This paper examines the hypothesis that non-US firms cross-list in the United States to increase protection of their minority shareholders. Cross-listing on the NYSE or Nasdaq subjects a non-US firm to a number of provisions of US securities law, and requires the firm to conform to US GAAP. It therefore increases the expected cost to managers of extracting private benefits, and commits the firm to protect minority shareholders’ interests. The expected relation between the quantity of cross-listings and shareholder protection in the home country is ambiguous, because managers will consider both expected private benefits and the public value of their shares. However, there are clear predictions about the relation between subsequent equity issues, shareholder protection, and cross-listings: (1) Equity issues increase following all cross-listings, regardless of shareholder protection. (2) The increase should be larger for cross-listings from countries with weak protection. (3) Equity issues following cross-listings in the US will tend to be in the US for firms from countries with strong protection and outside the US for firms from countries with weak protection. We find evidence consistent with each of these predictions. Overall, the desire to protect shareholder rights appears to be an important reason why some non-US firms cross-list in the United States.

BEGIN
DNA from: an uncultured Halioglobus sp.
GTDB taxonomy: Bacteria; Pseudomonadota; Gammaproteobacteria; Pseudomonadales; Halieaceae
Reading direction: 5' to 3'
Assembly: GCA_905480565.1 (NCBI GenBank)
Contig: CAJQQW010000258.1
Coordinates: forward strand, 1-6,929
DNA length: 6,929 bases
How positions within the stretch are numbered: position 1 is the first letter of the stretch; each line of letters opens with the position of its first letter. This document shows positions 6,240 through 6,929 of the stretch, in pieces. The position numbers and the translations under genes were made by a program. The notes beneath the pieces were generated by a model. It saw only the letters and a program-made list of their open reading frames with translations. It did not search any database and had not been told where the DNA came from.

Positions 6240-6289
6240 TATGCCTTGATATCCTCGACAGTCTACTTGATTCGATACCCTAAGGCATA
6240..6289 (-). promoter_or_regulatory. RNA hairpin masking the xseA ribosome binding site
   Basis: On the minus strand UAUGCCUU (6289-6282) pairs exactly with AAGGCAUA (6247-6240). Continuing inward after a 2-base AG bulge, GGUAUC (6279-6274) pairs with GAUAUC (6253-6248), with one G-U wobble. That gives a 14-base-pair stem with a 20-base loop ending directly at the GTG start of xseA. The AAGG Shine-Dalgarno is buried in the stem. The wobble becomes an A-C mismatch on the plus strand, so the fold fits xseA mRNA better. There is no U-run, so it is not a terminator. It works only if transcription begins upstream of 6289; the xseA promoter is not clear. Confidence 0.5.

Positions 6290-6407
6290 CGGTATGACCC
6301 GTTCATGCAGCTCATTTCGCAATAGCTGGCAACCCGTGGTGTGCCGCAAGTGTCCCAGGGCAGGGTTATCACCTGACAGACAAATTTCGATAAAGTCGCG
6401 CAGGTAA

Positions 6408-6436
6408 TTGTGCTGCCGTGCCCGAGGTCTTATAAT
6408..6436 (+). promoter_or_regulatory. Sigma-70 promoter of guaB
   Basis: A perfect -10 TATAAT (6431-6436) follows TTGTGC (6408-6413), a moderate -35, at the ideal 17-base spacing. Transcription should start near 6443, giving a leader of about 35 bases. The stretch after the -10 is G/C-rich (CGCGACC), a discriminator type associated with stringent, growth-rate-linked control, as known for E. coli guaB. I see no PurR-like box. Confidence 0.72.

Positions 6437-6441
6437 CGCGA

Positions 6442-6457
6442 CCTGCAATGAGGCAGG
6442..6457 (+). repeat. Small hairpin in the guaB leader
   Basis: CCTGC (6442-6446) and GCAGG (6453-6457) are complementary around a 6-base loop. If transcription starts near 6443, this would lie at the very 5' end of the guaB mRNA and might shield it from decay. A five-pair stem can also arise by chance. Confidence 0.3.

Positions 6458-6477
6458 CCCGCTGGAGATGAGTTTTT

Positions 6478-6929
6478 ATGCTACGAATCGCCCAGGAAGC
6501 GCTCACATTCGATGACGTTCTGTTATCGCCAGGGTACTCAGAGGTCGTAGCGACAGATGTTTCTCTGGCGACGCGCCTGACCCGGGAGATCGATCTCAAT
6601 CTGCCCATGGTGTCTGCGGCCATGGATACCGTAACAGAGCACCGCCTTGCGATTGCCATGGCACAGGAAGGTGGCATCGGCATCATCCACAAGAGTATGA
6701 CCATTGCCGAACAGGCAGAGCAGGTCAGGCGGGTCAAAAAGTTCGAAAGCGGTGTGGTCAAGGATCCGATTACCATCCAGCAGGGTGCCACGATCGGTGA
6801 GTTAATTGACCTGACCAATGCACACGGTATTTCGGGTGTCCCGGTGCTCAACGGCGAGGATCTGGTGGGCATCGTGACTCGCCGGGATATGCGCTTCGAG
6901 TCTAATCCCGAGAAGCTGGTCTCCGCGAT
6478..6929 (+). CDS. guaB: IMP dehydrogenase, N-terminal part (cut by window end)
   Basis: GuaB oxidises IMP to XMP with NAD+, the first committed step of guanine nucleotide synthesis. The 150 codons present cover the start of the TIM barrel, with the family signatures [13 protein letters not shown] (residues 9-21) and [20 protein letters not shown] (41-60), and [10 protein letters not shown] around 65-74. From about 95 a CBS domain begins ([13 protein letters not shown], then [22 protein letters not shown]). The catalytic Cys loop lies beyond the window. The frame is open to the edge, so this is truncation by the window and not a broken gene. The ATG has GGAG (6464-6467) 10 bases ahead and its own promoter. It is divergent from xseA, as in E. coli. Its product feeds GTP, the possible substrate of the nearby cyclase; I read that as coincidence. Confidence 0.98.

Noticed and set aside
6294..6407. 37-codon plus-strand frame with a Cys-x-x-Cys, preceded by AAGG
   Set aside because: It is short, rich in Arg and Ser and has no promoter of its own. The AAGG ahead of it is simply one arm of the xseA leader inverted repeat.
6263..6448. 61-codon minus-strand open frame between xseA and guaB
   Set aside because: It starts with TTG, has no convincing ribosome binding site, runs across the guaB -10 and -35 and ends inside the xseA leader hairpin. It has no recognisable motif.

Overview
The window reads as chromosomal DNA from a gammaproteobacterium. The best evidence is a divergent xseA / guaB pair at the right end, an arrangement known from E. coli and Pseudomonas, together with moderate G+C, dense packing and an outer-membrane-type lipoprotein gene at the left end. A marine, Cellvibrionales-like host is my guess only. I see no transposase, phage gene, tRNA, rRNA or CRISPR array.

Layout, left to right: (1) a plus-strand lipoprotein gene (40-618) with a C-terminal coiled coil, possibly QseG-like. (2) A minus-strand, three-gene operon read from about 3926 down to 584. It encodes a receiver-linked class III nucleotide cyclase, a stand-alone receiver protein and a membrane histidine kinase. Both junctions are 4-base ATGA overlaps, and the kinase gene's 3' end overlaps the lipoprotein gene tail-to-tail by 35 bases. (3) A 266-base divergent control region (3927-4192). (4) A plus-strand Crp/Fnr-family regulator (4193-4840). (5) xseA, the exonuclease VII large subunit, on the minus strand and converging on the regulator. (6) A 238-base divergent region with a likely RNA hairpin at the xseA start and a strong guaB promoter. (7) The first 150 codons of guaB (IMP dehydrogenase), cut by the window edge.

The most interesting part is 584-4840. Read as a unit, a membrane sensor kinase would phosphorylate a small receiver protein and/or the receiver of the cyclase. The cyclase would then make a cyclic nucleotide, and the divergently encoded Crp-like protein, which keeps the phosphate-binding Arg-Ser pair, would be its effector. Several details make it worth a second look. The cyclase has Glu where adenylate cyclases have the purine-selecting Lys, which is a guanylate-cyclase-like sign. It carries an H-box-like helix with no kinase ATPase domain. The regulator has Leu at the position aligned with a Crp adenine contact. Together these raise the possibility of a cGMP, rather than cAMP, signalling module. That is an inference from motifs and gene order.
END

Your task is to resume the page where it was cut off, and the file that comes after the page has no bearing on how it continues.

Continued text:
Journal of Financial Economics – Elsevier
Published: Oct 1, 2002
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